A jump back in time
“We were wanderers and we are wanderers still.” – Carl Sagan
Humans have always been curious, and this curiosity has led them to explore everything they can. That includes the universe, space. Stars, moon, skies, and the heavens have intrigued us since time immemorial, and we started studying them and observing them. We slowly progressed step by step, becoming better at understanding space, and in the year 1961 mankind made history when the first man in space, Yuri Gargan, was launched by the USSR as part of its Vostok missions. In 1963 USSR also launched the first woman in space, Valentina Tereshkova aboard Vostok 6. The benchmark was set even further when the USA sent the first two men, Neil Armstrong and Buzz Aldrin, to step and walk on the moon aboard the Apollo 11 spacecraft in 1969. Since then human curiosity and space records have been on rising.
Where Does India Stand?
India has a very ambitious and successful space program headed by the Indian Space Research Organisation (ISRO), which operates under the Department of Space. India has achieved some major global benchmarks and set a bar for the other nations that follow. Here are some of the major records set by ISRO on its journey of the Indian space dream:
- India’s the only country in the world to send a mission to Mars in its maiden try. The mission was named ‘Mangalyaan’ and is an orbiter around the red planet. This feat was achieved in 2014 and set us back by $74 million, which when compared to the cost of NASA’s MAVEN mission to Mars the same year that amounts to $671 million, seems like a good deal. The movie Gravity had a higher production cost than Mangalyaan.
- In the year 2017 India set another world record of launching 104 satellites to space aboard a single spacecraft. The satellites included those of other nations too. The previous record of the highest number of satellites to be launched in a single mission was 37 satellites by the Dnepr launcher of Russia in 2014. To date, India has launched some 237 satellites for 29 countries.
- India’s three-stage rocket PSLV or Polar Satellite Launch Vehicle is one of the most successful rockets in the world, having a success rate of near 99 percent, and is in very high demand.
- This year (2018), NASA has independently confirmed the discovery of polar water ice on the South pole of Moon by ISRO’s Chandrayaan orbiter.
- Most of ISRO’s technology has been indigenously developed.
What About Manned Missions by ISRO?
While India has been one of the leaders in space exploration, it still has goals to conquer, and one of them is to send a manned mission to space. On 15th August 2018, Prime Minister of India, Narendra Modi, announced that India aims to send Indians to space by the year 2022 at the most. This announcement has been received with both open hands and observant eyes. While some believe the goal is very ambitious without a set date and will make it difficult for scientists to effectively communicate and correspond, head of ISRO, K. Sivan, says that ISRO has developed a lot of latest technologies that will help it realize the dream of manned space missions. If and when India succeeds in this feat, it will be the second Asian country, after China, and the fourth global country, after the USA, Russia, and China, to send humans to space.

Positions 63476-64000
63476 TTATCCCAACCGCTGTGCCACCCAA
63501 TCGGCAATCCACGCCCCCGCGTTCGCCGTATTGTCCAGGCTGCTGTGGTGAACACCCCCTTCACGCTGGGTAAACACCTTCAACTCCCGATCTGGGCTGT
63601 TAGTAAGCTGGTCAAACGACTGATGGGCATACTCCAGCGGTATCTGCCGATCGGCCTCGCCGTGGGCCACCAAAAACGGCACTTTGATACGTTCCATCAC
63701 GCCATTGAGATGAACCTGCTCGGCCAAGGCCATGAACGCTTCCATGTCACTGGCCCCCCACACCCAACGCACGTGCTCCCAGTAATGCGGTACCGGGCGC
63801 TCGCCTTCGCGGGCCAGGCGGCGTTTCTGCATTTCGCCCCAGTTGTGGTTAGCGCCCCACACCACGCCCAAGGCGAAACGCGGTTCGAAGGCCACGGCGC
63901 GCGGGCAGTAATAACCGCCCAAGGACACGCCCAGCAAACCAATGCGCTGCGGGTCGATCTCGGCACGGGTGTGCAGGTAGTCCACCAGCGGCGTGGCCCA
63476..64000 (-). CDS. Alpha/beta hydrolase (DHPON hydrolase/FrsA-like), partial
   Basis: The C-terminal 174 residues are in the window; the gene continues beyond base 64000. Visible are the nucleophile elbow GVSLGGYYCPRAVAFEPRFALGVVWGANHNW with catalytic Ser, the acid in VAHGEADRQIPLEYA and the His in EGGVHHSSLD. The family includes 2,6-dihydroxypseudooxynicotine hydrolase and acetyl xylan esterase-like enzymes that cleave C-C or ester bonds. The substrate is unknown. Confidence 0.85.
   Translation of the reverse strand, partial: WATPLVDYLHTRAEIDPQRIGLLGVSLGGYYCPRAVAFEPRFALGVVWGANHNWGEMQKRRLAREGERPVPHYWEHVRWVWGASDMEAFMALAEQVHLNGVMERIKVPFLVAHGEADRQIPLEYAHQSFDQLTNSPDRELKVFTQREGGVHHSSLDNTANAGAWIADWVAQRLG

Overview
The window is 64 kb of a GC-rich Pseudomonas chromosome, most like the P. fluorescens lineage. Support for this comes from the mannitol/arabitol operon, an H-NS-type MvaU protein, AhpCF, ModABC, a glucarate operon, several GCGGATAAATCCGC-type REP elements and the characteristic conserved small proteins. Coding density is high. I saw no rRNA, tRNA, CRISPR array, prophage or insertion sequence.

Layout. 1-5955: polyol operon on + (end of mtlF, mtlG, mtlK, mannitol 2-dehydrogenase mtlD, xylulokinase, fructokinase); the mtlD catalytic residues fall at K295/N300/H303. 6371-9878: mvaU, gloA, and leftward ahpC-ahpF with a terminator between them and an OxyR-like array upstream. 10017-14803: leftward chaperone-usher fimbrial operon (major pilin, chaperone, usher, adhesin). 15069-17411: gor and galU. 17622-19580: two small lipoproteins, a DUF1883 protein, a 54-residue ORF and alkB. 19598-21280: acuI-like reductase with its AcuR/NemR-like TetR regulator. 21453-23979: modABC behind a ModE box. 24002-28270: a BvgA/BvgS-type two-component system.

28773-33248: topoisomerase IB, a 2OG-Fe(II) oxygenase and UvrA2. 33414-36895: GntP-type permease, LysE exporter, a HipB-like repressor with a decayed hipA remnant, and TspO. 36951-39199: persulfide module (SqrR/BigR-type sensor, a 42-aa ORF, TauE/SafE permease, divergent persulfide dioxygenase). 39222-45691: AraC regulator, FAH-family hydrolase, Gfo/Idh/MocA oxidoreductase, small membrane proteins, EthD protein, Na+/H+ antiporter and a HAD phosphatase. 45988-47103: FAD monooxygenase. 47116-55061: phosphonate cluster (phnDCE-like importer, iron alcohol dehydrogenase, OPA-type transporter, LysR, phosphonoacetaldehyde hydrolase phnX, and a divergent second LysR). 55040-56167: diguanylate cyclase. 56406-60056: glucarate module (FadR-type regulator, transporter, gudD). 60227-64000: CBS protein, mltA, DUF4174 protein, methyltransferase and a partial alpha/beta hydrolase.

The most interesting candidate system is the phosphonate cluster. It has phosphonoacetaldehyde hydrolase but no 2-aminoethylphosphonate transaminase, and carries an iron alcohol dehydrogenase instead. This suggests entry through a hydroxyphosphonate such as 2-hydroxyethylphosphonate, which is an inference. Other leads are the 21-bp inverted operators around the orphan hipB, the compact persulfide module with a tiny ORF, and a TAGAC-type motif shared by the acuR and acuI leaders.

The plan is to send a spacecraft, named Ganganyaan (translation: Skycraft), aboard one of the most successful rockets, the GSLV-Mark III aka Geostationary Satellite Launch Vehicle- Mark 3. This mission will have enough space to carry three astronauts to space. More specifically the destination is 300-400 km above the surface of Earth, in the low-Earth orbit. For your information, space starts at just 100 km above Earth’s surface. The rocket is a three-stage rocket. The first two stages use solid fuel, and the third stage uses liquid fuel (LOX or Liquid Oxygen and, LH or Liquid Hydrogen) in its indigenously developed cryogenic engine.
There have been many advancements in ISRO’s mission to send humans to space. These include among many other things:
- In December 2014, ISRO successfully tested GSLV-MIII for atmospheric reentry and capsule recovery. The rocket amazingly withstood the atmospheric conditions of reentry without failure and ended with the successful recovery of the capsule. Only the first two stages of the rocket were used, as then the third stage, a cryogenic liquid fuel engine, was still being developed and was inert. The launch was done from Satish Dhavan Space Centre in Sriharikota.
- On July 4, 2018, early morning, ISRO again successfully conducted a test of the rocket. This time the rocket mission was an unmanned test of the capsule deploy system or emergency pod escape system, which is used to safely separate the spacecraft capsule and carry it away from the rocket, in case of emergencies during or after launch. This test took around 200 seconds and was launched from Satish Dhavan Space Centre, and landed in the Bay of Bengal.
- The organization has also successfully developed a Thermal Protection System, Subsystems of the Life support system, and many other critical technologies and equipment.
If everything goes well one can expect to witness India achieving another of its major feats and goals in the field of space exploration, adding another win to the list. This will surely open gateways to many other achievements. The year 2022 and all the years that lead to it are crucial for the Indian space dream, a celebration in waiting. The tests are being successfully carried out, and technology checks out in quality and aim, let’s hope that remains the case.
“Per Aspera Ad Astra” – Roman Proverb (Translation: Through difficulties, to the stars.)
By- Shantanu Ashima Gaur